These mutations can occur in many ways. Recombination is the formation of a new allele combination in a gamete, and new allele combinations lead to a mutation. It results from the swapping of genes at the chiasmata. This is where the chromatids are able to swap over, however it is a very delicate procedure as not a single difference in nucleotides can occur or frameshifting would occur. Independent assortment is the process of randomly pairing chromosomes to produce the widest variety of gametes possible during fertilisation. This increases the likelihood of an unusual pairing occurring which may turn out to be beneficial to the species. This may combine with chromosomal swaps to massively increase variation in species.
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Outbreeding is when the species breeds with similar species from a different habit, to produce an offspring with the characteristics of both parents. The species from the new habitat may be resistant to diseases the original can not fight, or the old species may be able to survive conditions the new can not. When these mate, both of the new positive traits can be passed on, creating a stronger species than before, that can inhabit new environments. Gene flow is the term for the transfer of genes from one population to another.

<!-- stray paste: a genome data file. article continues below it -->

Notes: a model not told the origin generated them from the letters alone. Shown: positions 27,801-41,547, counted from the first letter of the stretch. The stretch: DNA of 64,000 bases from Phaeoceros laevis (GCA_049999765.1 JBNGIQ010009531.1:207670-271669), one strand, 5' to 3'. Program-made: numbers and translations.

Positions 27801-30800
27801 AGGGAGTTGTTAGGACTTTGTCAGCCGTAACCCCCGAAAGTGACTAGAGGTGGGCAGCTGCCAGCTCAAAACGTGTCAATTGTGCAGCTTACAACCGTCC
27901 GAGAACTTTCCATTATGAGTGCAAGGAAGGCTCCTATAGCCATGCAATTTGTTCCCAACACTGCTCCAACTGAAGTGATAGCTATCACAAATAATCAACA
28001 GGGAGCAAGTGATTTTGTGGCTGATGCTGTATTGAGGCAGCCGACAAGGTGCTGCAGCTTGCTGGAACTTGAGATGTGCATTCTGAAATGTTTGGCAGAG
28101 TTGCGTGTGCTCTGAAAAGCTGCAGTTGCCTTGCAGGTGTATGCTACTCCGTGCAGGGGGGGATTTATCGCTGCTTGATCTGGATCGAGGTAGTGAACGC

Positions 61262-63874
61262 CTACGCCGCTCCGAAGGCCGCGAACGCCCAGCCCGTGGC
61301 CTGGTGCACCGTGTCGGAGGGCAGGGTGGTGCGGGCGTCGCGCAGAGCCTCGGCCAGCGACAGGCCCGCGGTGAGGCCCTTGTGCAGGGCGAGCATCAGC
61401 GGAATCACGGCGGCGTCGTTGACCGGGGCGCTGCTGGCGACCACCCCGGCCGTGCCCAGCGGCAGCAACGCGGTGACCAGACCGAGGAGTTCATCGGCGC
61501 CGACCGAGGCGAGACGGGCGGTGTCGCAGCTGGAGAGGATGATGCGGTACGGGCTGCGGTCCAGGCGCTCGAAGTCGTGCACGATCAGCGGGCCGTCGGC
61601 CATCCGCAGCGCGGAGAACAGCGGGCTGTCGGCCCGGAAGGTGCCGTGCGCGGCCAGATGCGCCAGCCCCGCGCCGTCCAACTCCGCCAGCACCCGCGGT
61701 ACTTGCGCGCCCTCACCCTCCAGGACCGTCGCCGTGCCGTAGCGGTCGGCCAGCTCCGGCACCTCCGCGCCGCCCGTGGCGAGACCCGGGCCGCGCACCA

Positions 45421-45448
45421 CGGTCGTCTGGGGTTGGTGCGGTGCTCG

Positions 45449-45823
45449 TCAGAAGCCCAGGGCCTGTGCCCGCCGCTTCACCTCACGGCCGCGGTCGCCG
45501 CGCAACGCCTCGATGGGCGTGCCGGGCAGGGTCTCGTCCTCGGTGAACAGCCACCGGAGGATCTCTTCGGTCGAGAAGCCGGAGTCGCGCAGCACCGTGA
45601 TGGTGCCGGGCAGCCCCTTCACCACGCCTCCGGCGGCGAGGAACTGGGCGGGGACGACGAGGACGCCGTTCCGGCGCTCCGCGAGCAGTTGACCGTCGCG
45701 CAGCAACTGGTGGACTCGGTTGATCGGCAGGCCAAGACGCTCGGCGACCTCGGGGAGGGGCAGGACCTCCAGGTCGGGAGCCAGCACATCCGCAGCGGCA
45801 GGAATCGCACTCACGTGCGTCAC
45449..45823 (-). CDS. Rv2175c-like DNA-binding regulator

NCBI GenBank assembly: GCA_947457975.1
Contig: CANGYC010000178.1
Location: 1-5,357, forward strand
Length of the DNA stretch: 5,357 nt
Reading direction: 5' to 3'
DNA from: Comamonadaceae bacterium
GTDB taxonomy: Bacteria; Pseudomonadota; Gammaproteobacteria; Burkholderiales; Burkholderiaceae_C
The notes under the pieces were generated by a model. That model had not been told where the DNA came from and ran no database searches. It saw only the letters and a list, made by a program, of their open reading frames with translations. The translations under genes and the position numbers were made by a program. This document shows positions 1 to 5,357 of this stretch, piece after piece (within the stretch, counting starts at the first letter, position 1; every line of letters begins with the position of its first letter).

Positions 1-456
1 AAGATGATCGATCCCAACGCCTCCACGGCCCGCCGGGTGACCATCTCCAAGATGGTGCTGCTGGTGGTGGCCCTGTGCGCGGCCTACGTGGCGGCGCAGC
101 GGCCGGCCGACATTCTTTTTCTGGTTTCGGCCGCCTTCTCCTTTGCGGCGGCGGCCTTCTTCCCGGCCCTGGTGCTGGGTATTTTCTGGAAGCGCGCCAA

Once all these mutations have occurred it becomes a case of survival of the fittest. If a disease comes along that kills most of the population, but not those that have mutated, then the mutated individuals will breed, creating a stronger version of the species than before. The weakest die and the strongest survive, even if this means 99% of the population dies to leave the few that have mutated. Over time the population will reach its former size, with every individual resistant to the disease. This decreases the gene pool but allows the species to survive and create a new gene pool which will grow.
From this example it is clear that the environment in which the organisms live controls the diversity. For example, if land forms and splits up a species into two different locations, then the two will evolve separately and form different characteristics. An example of this is Darwin’s Finches. These are 14 different, but closely related, species of finches. They are located on the Galapagos Islands and were discovered by Charles Darwin on his voyages. The Galapagos islands are very new islands, formed only 5 million years ago by volcanic action. A species of finch has inhabited each island, evolving from a single ancestor which would have landed on the original volcanic protrusion from the sea. Darwin noticed that each species of finch had evolved separately from the others, developing distinct features to cope with the different environments e.g. beak shape or length, depending on food available on the island.